Reduced dispensing of immediate-release opioids following tightened PBS restrictions

By Dr Emily Lathlean MB BS, FRACGP

PBS-subsidised dispensing of opioid medications declined during the 12 months following the June 2020 changes to the PBS, according to a recent Australian study.

In response to concerns about the high number of deaths and hospitalisations due to prescription opioids, the PBS changes included tightening of PBS prescribing restrictions for publicly subsidised opioid medications and the introduction of half-pack product formulations for immediate-release (IR) opioid medications. The study, published in the Medical Journal of Australia, analysed PBS dispensing data claims for a randomly selected 10% sample of PBS-eligible residents from mid-2018 until mid-2021 and also IQVIA national opioid medicine sales data.

During the 12 months following the PBS changes, PBS-subsidised opioid medicine dispensing was about 3.8% lower than the two years prior. The decline in prescribing was seen to accelerate for IR formulations, especially paracetamol/codeine (-11.7%) and tramadol (-28.6%), but the downward trend in all opioid and controlled-release (CR) opioid prescribing was not significantly changed. Repeat opioid dispensing decreased by 6.1%.

‘These percentage decreases in prescribing sound small but the numbers translate to thousands of tablets of IR opioids not dispensed into the Australian market, relative to pre-2020,’ said Associate Professor Ivan Rapchuk, Anaesthetist at Northside Anaesthesia and Director of Anaesthesia at The Prince Charles Hospital, Brisbane. ‘The harm reduction in this decreased prescribing is massive.’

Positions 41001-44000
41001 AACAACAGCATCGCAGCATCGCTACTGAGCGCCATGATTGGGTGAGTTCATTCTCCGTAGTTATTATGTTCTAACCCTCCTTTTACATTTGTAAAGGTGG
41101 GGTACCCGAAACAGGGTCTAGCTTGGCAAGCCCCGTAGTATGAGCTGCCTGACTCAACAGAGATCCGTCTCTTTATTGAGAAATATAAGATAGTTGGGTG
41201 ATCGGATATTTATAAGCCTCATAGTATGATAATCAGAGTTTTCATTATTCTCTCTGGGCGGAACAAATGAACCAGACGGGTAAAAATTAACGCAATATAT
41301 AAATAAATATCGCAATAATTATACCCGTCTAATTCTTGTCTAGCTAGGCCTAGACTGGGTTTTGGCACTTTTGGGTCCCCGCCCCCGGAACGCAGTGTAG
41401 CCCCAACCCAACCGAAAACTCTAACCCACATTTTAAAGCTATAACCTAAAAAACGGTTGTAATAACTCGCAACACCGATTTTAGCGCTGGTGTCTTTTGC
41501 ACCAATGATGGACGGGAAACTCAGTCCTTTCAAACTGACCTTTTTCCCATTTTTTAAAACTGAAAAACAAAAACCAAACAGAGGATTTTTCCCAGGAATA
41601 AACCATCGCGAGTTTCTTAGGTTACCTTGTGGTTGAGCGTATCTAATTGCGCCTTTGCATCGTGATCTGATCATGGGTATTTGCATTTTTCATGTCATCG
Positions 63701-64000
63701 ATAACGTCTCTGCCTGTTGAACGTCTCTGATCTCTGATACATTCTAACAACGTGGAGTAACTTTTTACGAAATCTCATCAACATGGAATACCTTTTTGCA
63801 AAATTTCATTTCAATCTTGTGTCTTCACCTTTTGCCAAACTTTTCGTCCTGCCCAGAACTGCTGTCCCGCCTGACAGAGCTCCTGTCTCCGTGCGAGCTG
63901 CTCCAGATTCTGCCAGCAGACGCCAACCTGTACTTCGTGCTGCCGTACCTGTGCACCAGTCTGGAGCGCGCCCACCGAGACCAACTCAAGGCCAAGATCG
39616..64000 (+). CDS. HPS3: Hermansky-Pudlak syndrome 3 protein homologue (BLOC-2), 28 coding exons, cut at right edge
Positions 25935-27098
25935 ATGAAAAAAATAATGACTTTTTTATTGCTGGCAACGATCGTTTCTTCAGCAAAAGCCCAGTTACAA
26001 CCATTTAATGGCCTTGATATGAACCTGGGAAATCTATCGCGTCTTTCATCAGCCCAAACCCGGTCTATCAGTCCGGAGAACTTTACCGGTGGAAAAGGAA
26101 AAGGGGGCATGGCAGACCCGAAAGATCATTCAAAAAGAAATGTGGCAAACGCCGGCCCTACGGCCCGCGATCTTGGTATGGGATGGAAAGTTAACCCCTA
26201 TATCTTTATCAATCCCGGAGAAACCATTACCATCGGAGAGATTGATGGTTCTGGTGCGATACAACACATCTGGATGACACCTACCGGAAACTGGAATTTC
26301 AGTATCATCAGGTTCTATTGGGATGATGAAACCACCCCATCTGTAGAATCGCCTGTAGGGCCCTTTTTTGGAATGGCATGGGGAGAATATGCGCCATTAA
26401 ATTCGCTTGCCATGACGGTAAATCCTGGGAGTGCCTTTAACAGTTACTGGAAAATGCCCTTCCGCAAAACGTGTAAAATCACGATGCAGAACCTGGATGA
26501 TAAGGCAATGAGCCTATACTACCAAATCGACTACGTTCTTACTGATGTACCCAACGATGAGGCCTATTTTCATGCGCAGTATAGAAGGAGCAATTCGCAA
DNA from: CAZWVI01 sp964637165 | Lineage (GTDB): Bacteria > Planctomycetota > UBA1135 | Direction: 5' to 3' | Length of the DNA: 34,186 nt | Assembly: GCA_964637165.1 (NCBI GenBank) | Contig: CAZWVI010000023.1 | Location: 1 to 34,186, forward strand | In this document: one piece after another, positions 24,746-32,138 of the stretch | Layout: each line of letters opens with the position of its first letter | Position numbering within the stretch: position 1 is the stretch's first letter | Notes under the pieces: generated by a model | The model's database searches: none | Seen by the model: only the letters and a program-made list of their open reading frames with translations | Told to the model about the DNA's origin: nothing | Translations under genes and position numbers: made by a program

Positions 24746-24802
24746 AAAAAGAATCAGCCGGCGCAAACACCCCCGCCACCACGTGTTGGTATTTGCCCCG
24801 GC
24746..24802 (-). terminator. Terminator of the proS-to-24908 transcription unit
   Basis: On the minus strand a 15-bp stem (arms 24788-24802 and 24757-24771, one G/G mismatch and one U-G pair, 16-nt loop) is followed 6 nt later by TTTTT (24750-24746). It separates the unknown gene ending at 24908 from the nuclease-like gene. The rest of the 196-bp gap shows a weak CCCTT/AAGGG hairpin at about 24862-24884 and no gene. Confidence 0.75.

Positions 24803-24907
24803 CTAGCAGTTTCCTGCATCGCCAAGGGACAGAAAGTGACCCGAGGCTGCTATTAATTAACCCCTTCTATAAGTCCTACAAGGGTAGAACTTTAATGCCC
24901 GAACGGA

There was no significant change to total daily sales of opioid medications. The researchers noted that some people may have bypassed the new restrictions by switching to private prescriptions.

‘PBS data are important; however, as restrictions increase on PBS prescribing, we need to understand private market opioid use to gain a comprehensive picture of opioid utilisation in Australia,’ said Professor Rapchuk, who is also Chair of the Opioid Stewardship Working Party.

Half-pack sizes made up 8.4% of PBS- subsidised IR opioid medicine dispensing and 2.8% of all opioid medicines. Professor Rapchuk said this was disappointing and encouraged Australian prescribers to consider prescribing smaller packs of IR opioids to reduce the risks of addiction and overdose.

‘Since the 1990s, the prescribing of opioids has increased significantly despite the fact that opioids used for chronic non-cancer pain are generally ineffectual, especially long term. The plateauing of this trend is gratifying,’ said Professor Rapchuk. ‘It would be more satisfying to see an equal downward prescribing in CR opioids, but hopefully the trend in IR [opioid prescribing] is reflective of less overall new patients on opioids in Australia and overall more thoughtful prescribing.’

Med J Aust 2024; doi: 10.5694/mja2.52257.